Wednesday, May 29, 2013

The Colonel's Dream: race and ethnicity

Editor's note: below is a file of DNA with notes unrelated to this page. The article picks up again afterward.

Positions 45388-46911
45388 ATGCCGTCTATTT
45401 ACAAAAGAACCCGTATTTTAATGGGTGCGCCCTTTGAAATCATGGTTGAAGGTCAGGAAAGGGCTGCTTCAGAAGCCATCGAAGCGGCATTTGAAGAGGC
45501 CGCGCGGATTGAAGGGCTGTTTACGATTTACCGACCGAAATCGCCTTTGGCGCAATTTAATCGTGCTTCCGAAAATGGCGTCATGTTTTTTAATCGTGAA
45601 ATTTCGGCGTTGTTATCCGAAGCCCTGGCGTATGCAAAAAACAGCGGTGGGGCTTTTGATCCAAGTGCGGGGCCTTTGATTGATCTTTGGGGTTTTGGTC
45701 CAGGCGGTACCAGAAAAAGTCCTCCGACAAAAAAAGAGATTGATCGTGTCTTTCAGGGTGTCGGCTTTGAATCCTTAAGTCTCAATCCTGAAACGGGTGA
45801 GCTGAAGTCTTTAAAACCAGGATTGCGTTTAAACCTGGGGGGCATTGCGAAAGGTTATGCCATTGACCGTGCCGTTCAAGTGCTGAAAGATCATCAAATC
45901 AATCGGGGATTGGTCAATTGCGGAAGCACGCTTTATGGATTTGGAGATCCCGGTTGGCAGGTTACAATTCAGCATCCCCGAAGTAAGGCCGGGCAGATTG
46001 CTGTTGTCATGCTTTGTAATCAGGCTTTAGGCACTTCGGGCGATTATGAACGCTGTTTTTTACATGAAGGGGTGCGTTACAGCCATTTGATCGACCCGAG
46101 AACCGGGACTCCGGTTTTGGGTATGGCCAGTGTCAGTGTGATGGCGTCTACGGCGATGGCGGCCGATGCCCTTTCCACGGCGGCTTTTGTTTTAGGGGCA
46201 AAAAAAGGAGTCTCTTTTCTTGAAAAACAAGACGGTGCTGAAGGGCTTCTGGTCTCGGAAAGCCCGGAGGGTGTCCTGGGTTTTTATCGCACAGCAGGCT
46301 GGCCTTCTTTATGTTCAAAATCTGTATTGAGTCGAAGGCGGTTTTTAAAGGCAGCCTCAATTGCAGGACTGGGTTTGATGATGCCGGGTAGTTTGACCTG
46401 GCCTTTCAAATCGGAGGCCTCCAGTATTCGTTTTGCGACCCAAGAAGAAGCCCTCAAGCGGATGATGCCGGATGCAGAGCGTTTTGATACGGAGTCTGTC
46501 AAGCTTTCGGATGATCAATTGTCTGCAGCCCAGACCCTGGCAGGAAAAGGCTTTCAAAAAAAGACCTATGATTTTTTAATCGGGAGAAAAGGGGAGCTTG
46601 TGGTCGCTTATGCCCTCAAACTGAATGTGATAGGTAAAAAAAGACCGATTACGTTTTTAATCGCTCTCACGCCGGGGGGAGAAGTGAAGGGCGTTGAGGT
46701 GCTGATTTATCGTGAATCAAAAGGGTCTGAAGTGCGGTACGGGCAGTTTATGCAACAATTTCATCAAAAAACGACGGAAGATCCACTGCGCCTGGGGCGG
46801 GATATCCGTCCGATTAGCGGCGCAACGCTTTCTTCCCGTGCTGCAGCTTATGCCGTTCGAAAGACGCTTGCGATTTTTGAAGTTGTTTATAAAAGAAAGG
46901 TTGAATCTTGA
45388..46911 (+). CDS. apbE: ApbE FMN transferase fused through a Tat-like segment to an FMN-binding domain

The Colonel's Dream The theme of race and ethnicity has featured predominantly in several books and articles written by different authors. The Colonel`s Dream written by Charles Chesnutt provides a setting of post-civil war era in Clarendon town of North Carolina (Chesnutt, 2004). It also briefly features the urban setting of New York. In this book, the author talks about the continued oppression and the racial violence that was prominent in the South after the civil war. The economy of the region was performing poorly and the black people had very limited opportunities of climbing the socioeconomic ladder. The author brings out how black people were treated unfairly by their white counterparts in the South at that time. Colonel Henry French is reported to have faced many difficulties as he tried to bring reforms in the southern town. He was met by violence and unfair resistance from the many racists in the town. The black people were economically isolated and oppressed in Clarendon. Although the South had lost in the civil war, the black people were still not given equal opportunities, fair wages or fair treatment (Chesnutt, 2004). The white people are reported to have had fear of the nigger domination leading to the black oppression. The blacks were only allowed to certain schools in which the conditions were different from those of the whites. The Colonel felt for the black people and he committed himself to improve the racial discrimination in the town. His efforts were however not successful as he met a lot of resistance. He gave up his efforts and returned to New York City to continue with business. This shows how deeply racism was rooted in the southern town of Clarendon. In another article written by Joseph R. Johnson, the author also talks about oppression of the black people. Chapter 8 of the book talks about reconstruction (The making and unmaking of a revolution). The revolution in this article refers to the end of slavery within the United States (Deborah et al, 2013). This is the time when former slaves were set free and they were reorganizing their livelihoods as well as reuniting with their families that had been separated through war and slave sales. The author states that new black communities were constructed and the old were renewed. There were independent black schools, churches and business enterprises. The freed blacks pursued education and they were able to acquire job skills within a decade. Although the former slaves had reorganized themselves, the lack of land prevented them from attaining economic independence. This pushed them into oppressing labor patterns similar to slavery in which they depended on white landowners. Various revolutions put in place to help black people from the south to attain economic stability have always been short-lived causing endless problems (Deborah et al, 2013). The blacks dispersed into various parts of the country to engage in various activities but they always encountered discrimination. This led to the conclusion that the only way blacks could survive is through self-elevation by building strong communities. Ishmael Reed in his 2004 article also wrote about the life history of Charles Chesnutt describing him as a person who fought for the rights of the black people (Ishmael, 2004). He describes Chesnutt as a dedicated writer who was committed to addressing the needs of oppressed people in the society. The theme of racism features predominantly in all novels written by Charles Chesnutt. The book by Stephen Steinberg also talks about the problem of racism. Chapter 3 of the book titled “The reconstruction of black servitude after the civil war” highlights how black people were struggling to reconstruct themselves after the civil war. The author states that although the civil war had brought slavery to an end, the economic functions created by slavery remained (Stephen, n.d). This led to development of compulsory paid labor. The Freedmen`s Bureau contributed greatly to the development of the exploitative surrogate systems which so black people being taken back to work in cotton fields. The blacks were trapped in the south with no capital and land to sustain them. Although the government had a lot of land, none of it was given to the black people. White people were given priority in employment at the northern industry. Considering the whole issue of racism and ethnicity, fiction was greatly used by the white people to oppress the black Americans. The white leaders falsely accused African-Americans as a group of people that cannot do anything on their own unless they are made to do it. They were termed a group of idle Negros which had to be forced to work. This perception was used as a basis for oppression of black people through slavery. The African Americans were not given equal rights as their white counterparts and instead they were forced to do odd jobs at lower wages. They were denied land and other government benefits on the basis of their color. This impacted negatively on the society creating discrimination that is yet to be completely dealt with. References Chesnutt, Charles W., 2004. The Colonel's Dream. Ed. SallyAnn H. Ferguson. New Milford: Toby Press. Print Deborah White et al, 2013. Freedom on my mind: A history of African Americans. Chapter 8 Reconstruction: The making and unmaking of a revolution (1865-1885). Boston: Medford/St. Martins Ishmael Reed, 2004. The Colonel`s dream: Cherles Chesnutt Stephen Steinberg (n.d). The reconstruction of black servitude after the civil war.